Outstanding results in the Antiques & Interiors Auction on 15th July for a small porcelain tray depicting Hawkstone Hall and a novelty form silver dish, but run-of-the-mill and badly damaged works also surpass expectations.
A good £2,200 was achieved for 7 bottles of Valpolicella (with good results elsewhere too in the collection of wine and port, part of a single-owner cellar consigned for sale). Prices were strong across the board. A good jewellery section boasted the top hammer price of the day. £3,200 was paid for lot 117 as numerous bidders contested this mixed collection which included some early paste set costume jewellery. Also, in the jewellery section an Art Deco ruby and diamond Jabot pin reached £640. Silver was on form too, with a notable £1,000 achieved for a small late Victorian dish in the form of a swan and £750 paid for a Tennis interest silver mug.
Ceramics and glass did really well too. A hammer price of £1,700 was paid for a rectangular porcelain tray, finely painted with a view of Hawkstone Hall, the important Shropshire house and seat of the Hill family. Although unsigned, it was attributed to Chamberlain’s in Worcester and the hammer price was ultimately higher than the price paid for its companion piece from the specialist trade! The two trays, likely originally made as a pair, will now be happily re-united together once again. Shropshire-made porcelain also continued to invigorate buyers when Part 1 of the Margaret Ann Lamb collection of Coalport came under the hammer. The sale saw exceptional demand for batwing teawares in rare colourways, with one small group decorated in turquoise and green fetching an astonishing £1,200. Elsewhere, contemporary Moorcroft pieces remain strong with a large Moorcroft ‘Carp’ vase selling for £1,100, and consistent prices across the board for the remainder of Moorcroft from the same collection.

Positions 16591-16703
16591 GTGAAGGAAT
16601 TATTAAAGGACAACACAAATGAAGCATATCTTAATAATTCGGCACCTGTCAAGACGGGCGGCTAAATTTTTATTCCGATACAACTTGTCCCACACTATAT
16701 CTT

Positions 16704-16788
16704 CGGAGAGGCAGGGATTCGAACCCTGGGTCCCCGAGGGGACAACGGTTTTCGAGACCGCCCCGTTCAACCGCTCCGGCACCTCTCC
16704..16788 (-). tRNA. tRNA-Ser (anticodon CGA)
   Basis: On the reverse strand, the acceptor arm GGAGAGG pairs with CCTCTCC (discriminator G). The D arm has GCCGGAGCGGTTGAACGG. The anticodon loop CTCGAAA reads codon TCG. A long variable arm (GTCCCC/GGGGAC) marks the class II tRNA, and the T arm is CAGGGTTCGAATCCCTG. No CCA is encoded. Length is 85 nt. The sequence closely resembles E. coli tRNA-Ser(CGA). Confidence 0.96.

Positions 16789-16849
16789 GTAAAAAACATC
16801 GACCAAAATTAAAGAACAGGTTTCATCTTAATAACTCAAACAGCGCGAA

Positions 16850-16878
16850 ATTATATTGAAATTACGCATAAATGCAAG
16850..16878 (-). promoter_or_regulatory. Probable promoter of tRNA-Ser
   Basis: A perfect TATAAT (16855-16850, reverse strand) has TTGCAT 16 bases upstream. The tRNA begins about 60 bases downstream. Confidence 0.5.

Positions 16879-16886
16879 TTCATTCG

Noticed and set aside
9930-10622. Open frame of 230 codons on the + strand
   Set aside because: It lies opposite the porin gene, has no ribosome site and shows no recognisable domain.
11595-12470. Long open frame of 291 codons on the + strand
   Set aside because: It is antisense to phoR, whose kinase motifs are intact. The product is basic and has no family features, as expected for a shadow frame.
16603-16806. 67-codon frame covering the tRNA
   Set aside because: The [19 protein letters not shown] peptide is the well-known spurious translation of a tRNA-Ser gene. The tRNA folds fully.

Surprisingly, a Victorian campaign chest, missing half a drawer front and with two chunks missing from each side made a staggering £800. More than would have been expected for an equivalent example in good condition. It was from the ‘Country House Contents’ section, but this does not explain the inexplicably good result. The better works from this estate are in the September sale, but this modest 95 lot section made a collective hammer total of £20,250.
Overall a very satisfying result, if nicely perplexing in some quarters. A lot has to be attributed to the power of the internet, but as always professional cataloguing, photography and marketing all play an important part too.
*All hammer prices subject to buyer’s premium.
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